On the residential flip-side, concentration among upper-income households attests to a far less stringent pattern among the nation’s 10 largest metro areas. Based on such variables, Houston and Dallas sit atop the chart, with 24 and 23 percent of upper-income households stationed across a census tract in which a majority of all dwellings are of the well-to-do variety.
     
    By comparison, merely 8% of upper-income households in Boston metro area are situated in a majority upper-income tract, roughly on par with the 12 and 13 percent found in Chicago and Philadelphia, respectively.

    Based on such widely contrasting variables, Pew researchers created a metric they now refer to as a single Residential Segregation score in unilaterally grading the nation’s top 30 metropolitan areas.  

    By adding together the share of lower-income households living in a majority lower-income tract and the share of upper-income households living in a majority upper-income tract, this Pew Research analysis has developed a single Residential Income Segregation Index (RISI) score for each of the nation’s top 30 metropolitan areas.
     
    Given a maximum potential score of 200, again The Lone Star state reigns supreme with Houston (61) and Dallas (60) rating the highest RISI scores, closely followed by New York  city (57). At the other end of the spectrum, Boston at 36 and Chicago and Atlanta, each at 41, have the lowest RISI scores among the nation’s 10 most expansive metropolitan areas.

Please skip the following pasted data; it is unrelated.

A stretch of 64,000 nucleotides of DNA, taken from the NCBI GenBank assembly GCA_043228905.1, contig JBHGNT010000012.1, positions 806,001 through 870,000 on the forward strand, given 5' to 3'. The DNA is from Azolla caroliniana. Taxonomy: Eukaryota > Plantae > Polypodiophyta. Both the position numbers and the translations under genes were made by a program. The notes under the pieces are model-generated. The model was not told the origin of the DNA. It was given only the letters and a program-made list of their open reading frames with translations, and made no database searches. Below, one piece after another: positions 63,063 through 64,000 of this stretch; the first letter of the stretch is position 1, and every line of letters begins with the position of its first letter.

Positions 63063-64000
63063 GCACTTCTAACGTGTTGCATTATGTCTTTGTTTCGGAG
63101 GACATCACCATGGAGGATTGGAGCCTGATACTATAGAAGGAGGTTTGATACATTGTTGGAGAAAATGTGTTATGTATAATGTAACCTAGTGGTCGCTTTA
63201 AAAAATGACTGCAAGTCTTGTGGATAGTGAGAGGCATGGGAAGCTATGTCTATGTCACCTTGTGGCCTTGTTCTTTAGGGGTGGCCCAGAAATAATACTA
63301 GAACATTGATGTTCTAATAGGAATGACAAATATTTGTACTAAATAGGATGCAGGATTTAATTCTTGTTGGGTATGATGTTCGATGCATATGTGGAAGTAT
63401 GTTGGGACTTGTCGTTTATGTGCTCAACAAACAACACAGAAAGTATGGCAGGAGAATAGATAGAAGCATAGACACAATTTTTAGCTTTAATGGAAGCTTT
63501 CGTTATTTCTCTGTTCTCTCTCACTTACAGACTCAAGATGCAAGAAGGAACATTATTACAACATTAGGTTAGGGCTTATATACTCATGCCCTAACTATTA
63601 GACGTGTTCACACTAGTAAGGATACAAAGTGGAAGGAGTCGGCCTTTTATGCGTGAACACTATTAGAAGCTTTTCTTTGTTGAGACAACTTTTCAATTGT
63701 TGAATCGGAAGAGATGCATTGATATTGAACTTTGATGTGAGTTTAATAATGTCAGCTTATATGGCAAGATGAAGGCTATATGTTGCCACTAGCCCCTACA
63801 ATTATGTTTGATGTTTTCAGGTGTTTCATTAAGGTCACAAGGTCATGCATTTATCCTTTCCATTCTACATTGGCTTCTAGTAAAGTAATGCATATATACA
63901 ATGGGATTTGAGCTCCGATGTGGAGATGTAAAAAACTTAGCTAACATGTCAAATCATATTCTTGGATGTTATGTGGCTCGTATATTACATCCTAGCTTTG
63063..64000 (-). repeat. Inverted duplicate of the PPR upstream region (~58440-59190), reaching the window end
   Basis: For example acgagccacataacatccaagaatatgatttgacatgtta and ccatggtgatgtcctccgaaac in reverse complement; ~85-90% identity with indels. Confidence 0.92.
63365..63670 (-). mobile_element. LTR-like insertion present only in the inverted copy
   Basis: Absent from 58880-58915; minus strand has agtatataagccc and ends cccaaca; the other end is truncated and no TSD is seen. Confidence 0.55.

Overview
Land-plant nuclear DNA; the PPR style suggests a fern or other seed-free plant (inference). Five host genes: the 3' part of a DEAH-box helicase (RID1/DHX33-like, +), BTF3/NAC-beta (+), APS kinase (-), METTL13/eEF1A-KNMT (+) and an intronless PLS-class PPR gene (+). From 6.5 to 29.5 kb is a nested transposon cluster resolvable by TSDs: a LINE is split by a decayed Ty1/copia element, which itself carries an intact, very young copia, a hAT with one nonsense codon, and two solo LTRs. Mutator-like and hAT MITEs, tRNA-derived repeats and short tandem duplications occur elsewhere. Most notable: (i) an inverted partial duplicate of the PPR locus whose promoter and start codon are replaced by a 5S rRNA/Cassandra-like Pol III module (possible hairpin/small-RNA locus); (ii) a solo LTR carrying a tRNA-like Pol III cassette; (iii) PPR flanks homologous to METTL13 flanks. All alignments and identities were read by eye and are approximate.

“What’s happened is the middle class has shrunk,” Paul Taylor, executive vice president of the center and co-researcher of the report,” told PBS’ Gwen Ifill. “There are fewer people in that middle segment now than there used to be… and that’s a large reason we see more income segregation.
     
    “The middle has hollowed. We know that from following census data over decades now,” he added. “So, the question is, because there are fewer people in the middle, has it affected where we live and what our neighborhoods look like? The answer from this report is yes.”
     

    Glenn Minnis is a NYC-based sports and culture writer. Follow him on Twitter at @glennnyc.